Screencasting Triumph

I attended an American Association of Law Libraries webinar on screencasting and podcasting this week. I heard about this session via Slaw and decided to attend to see if this tech would fit in nicely with our current Intranet offerings.

Kerry Fitz-Gerald, Reference Librarian, Seattle University School of Law Library and Rita Kaiser, Reference Services Librarian, King County Law Library educated and inspired me. The session was just over an hour, and due to my longitunal location ran from 11 a.m. to 12ish.

I was so inspired, I bought a headset with a mic at lunch, and proceeded to avoid the November budgeting process for my library by creating a my first ever screencast. The 3.5 minute video I made with with CamStudio shows our internal process for gathering a case from WestlaweCarswell and downloading it. The target audience are legal assistants who have just been issued passwords for WeC.

My hope is that offering up this canned process will encourage users to look to our Intranet for those how-to bits in the moment when they need something. I plan to measure the statistics on views of the video to see if there is a diminishing rate of return on my 2 hour investment of creating it. With luck, the metrics will show that investing time and energy into creating screen casts in our environment is:

  • viable – the technology piece does not create a bunch of calls to our helpdesk on using the video format
  • efficient – the learning objective for training staff to download cases from a service they haven’t used before is met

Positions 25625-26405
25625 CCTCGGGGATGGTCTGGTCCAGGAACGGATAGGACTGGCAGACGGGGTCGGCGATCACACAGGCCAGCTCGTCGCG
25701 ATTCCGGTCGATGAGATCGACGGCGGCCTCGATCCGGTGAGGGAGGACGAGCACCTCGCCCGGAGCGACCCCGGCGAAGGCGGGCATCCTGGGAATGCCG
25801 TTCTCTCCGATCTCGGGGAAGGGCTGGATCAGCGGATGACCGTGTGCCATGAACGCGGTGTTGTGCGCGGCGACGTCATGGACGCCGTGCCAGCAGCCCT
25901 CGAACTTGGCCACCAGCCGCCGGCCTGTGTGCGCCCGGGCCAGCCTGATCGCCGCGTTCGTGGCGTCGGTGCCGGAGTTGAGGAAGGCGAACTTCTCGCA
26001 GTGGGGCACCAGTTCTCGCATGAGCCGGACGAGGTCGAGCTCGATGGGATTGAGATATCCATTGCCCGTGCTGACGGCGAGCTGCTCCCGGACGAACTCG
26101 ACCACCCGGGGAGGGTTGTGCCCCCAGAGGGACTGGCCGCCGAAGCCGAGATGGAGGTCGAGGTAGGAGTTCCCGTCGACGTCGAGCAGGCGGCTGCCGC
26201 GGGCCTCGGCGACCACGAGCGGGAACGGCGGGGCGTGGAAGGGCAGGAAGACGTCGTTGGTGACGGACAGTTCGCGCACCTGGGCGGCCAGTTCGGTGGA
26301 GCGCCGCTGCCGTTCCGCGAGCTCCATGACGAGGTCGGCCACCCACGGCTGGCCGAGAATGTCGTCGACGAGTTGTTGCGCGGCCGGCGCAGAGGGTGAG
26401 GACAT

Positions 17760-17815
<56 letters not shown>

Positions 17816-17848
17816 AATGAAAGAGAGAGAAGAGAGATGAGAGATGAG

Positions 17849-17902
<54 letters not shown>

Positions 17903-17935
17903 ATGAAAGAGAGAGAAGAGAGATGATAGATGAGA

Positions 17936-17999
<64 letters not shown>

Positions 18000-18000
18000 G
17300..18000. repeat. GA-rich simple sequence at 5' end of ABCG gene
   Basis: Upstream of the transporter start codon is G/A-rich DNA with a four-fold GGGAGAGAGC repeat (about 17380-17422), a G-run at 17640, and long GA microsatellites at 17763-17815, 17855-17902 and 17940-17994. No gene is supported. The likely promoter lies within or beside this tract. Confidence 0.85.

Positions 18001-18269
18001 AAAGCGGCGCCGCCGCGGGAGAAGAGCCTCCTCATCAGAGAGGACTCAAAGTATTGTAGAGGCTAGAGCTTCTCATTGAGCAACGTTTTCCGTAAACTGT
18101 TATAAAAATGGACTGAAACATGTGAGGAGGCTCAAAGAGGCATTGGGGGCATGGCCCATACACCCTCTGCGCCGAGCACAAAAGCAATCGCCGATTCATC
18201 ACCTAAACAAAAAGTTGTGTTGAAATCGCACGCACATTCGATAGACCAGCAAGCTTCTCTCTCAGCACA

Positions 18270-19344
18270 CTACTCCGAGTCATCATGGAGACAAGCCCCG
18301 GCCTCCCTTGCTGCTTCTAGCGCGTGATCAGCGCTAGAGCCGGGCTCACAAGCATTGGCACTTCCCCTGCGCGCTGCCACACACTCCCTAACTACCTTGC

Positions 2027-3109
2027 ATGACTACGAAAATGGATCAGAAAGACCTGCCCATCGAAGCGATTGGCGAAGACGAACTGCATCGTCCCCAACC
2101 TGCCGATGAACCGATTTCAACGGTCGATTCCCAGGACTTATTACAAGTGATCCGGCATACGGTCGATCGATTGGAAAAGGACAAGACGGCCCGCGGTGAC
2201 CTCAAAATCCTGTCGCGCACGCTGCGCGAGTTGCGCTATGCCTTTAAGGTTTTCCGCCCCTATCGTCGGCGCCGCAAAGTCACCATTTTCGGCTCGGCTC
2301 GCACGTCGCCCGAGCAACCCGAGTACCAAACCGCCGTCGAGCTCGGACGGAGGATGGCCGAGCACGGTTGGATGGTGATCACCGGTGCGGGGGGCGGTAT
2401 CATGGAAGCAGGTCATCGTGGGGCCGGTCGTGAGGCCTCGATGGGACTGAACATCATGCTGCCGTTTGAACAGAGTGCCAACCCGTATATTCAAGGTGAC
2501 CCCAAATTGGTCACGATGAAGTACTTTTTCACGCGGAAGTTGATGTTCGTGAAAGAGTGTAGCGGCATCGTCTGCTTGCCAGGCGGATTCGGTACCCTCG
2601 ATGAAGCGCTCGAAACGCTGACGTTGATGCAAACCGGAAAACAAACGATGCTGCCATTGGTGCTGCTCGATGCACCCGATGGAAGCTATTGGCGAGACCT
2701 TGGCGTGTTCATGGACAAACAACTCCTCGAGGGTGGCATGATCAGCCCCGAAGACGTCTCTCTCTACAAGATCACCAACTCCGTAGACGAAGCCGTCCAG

• sustainable – we can overcome barriers to creating these pieces and offer other objects using this tech
  • cost effective – using the free software piece and the support of our wonderful IT group gives us a professional product to deliver

More info?
An overview of screencasting from Wikipedia.
Rita has posted a great bibliography for How to Train Without Showing Up.
A video is available on using CamStudio.

So, as a credit card commercial might state:
$35 for a training session
$41 for a mic
not a lot for an couple hours of my time to create something I would have to teach 100 people
= Priceless

Comments

  1. Nice–thanks so much for sharing what you learned! I hope others are equally inspired. Can’t wait to try it myself. :-)

  2. Shaunna, how large was the file you created for the screencast, and how much of a burden does it create for your system? Bandwidth seems to be a concern here, and if CamStudio yields good quality “shows” with low bandwidth, it may be worth exploring. I’ve been playing with SnagIt for the past year or so, and if I keep the demos short enough, it doesn’t seem to strain my relations with IT. (grin)

  3. The file is ‘only’ 58 MB with a run time of 3:19
    My IT group is happy with running it through our Intranet. Bandwidth use was a concern for me, but my group has no problem with files like these running internally.

    Interestingly, the best result for smallest file size and best quality audio was achived by recording with my personal laptop which has a decent speed of processor.

  4. Shaunna, I did a newer list of resources, which as a participant in the seminar you should receive via email. The one you link to here is an older version of the resource list. Screencasts do not take too much space on a web site as they are usually published as flash objects.

  5. Gabriel Rodriguez

    Hi there, Just dropping in on the conversation and saw that Shaunna Mireau has this comment: The file is ‘only’ 58 MB with a run time of 3:19.

    I know of a great alternative to CamStudio that I use and the file sizes are reasonable.

    http://utipu.com – It’s Free!

  6. Shaunna, I also use utipu – it is much easier to learn than camstudio. You could cut your training cost out of the budget that you mentioned. A 3 minute video seems to have a file size of only 6 MB , which is a big improvement from the 58 MB you refer to.